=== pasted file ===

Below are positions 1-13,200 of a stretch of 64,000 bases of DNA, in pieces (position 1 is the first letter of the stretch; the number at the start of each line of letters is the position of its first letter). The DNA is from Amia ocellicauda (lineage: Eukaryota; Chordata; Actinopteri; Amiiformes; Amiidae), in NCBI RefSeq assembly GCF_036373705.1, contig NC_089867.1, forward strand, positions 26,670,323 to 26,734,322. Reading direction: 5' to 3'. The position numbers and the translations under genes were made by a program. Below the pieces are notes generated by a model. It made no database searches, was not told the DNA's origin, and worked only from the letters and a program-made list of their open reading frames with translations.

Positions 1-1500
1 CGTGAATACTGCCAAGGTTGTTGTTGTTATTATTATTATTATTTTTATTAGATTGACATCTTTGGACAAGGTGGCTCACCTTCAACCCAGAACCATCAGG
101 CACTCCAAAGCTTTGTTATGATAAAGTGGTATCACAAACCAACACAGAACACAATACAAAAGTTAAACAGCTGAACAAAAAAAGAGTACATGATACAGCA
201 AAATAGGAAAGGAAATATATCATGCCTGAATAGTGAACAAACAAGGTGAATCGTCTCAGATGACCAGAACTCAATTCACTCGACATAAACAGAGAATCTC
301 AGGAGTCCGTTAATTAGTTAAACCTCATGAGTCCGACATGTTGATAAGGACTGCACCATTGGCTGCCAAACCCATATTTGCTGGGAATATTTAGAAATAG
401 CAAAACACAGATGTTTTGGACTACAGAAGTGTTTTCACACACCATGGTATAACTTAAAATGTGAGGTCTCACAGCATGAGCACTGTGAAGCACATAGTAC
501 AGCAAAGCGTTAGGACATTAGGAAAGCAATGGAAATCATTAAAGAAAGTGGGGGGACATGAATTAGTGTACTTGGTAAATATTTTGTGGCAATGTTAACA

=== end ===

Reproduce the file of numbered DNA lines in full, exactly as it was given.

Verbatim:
Below are positions 1-13,200 of a stretch of 64,000 bases of DNA, in pieces (position 1 is the first letter of the stretch; the number at the start of each line of letters is the position of its first letter). The DNA is from Amia ocellicauda (lineage: Eukaryota; Chordata; Actinopteri; Amiiformes; Amiidae), in NCBI RefSeq assembly GCF_036373705.1, contig NC_089867.1, forward strand, positions 26,670,323 to 26,734,322. Reading direction: 5' to 3'. The position numbers and the translations under genes were made by a program. Below the pieces are notes generated by a model. It made no database searches, was not told the DNA's origin, and worked only from the letters and a program-made list of their open reading frames with translations.

Positions 1-1500
1 CGTGAATACTGCCAAGGTTGTTGTTGTTATTATTATTATTATTTTTATTAGATTGACATCTTTGGACAAGGTGGCTCACCTTCAACCCAGAACCATCAGG
101 CACTCCAAAGCTTTGTTATGATAAAGTGGTATCACAAACCAACACAGAACACAATACAAAAGTTAAACAGCTGAACAAAAAAAGAGTACATGATACAGCA
201 AAATAGGAAAGGAAATATATCATGCCTGAATAGTGAACAAACAAGGTGAATCGTCTCAGATGACCAGAACTCAATTCACTCGACATAAACAGAGAATCTC
301 AGGAGTCCGTTAATTAGTTAAACCTCATGAGTCCGACATGTTGATAAGGACTGCACCATTGGCTGCCAAACCCATATTTGCTGGGAATATTTAGAAATAG
401 CAAAACACAGATGTTTTGGACTACAGAAGTGTTTTCACACACCATGGTATAACTTAAAATGTGAGGTCTCACAGCATGAGCACTGTGAAGCACATAGTAC
501 AGCAAAGCGTTAGGACATTAGGAAAGCAATGGAAATCATTAAAGAAAGTGGGGGGACATGAATTAGTGTACTTGGTAAATATTTTGTGGCAATGTTAACA